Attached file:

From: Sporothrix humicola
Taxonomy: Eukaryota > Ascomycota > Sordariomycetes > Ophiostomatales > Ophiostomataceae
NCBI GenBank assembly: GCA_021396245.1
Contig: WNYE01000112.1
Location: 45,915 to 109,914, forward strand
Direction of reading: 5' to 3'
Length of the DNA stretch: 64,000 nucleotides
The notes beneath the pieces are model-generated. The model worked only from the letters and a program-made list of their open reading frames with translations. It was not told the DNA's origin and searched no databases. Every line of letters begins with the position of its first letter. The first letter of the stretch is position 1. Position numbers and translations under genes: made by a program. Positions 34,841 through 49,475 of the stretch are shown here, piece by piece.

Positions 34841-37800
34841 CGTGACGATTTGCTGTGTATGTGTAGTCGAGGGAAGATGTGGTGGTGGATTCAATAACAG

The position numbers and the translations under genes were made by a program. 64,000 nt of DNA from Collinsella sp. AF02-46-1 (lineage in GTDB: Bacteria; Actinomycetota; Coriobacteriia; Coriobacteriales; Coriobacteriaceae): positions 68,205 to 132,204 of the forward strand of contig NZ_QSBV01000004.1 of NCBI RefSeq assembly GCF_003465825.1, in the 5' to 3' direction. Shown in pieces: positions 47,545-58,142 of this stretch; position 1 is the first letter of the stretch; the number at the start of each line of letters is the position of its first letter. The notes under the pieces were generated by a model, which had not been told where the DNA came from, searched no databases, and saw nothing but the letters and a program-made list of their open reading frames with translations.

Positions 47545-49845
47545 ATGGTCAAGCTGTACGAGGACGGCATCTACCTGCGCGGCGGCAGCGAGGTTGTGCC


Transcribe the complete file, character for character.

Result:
From: Sporothrix humicola
Taxonomy: Eukaryota > Ascomycota > Sordariomycetes > Ophiostomatales > Ophiostomataceae
NCBI GenBank assembly: GCA_021396245.1
Contig: WNYE01000112.1
Location: 45,915 to 109,914, forward strand
Direction of reading: 5' to 3'
Length of the DNA stretch: 64,000 nucleotides
The notes beneath the pieces are model-generated. The model worked only from the letters and a program-made list of their open reading frames with translations. It was not told the DNA's origin and searched no databases. Every line of letters begins with the position of its first letter. The first letter of the stretch is position 1. Position numbers and translations under genes: made by a program. Positions 34,841 through 49,475 of the stretch are shown here, piece by piece.

Positions 34841-37800
34841 CGTGACGATTTGCTGTGTATGTGTAGTCGAGGGAAGATGTGGTGGTGGATTCAATAACAG

The position numbers and the translations under genes were made by a program. 64,000 nt of DNA from Collinsella sp. AF02-46-1 (lineage in GTDB: Bacteria; Actinomycetota; Coriobacteriia; Coriobacteriales; Coriobacteriaceae): positions 68,205 to 132,204 of the forward strand of contig NZ_QSBV01000004.1 of NCBI RefSeq assembly GCF_003465825.1, in the 5' to 3' direction. Shown in pieces: positions 47,545-58,142 of this stretch; position 1 is the first letter of the stretch; the number at the start of each line of letters is the position of its first letter. The notes under the pieces were generated by a model, which had not been told where the DNA came from, searched no databases, and saw nothing but the letters and a program-made list of their open reading frames with translations.

Positions 47545-49845
47545 ATGGTCAAGCTGTACGAGGACGGCATCTACCTGCGCGGCGGCAGCGAGGTTGTGCC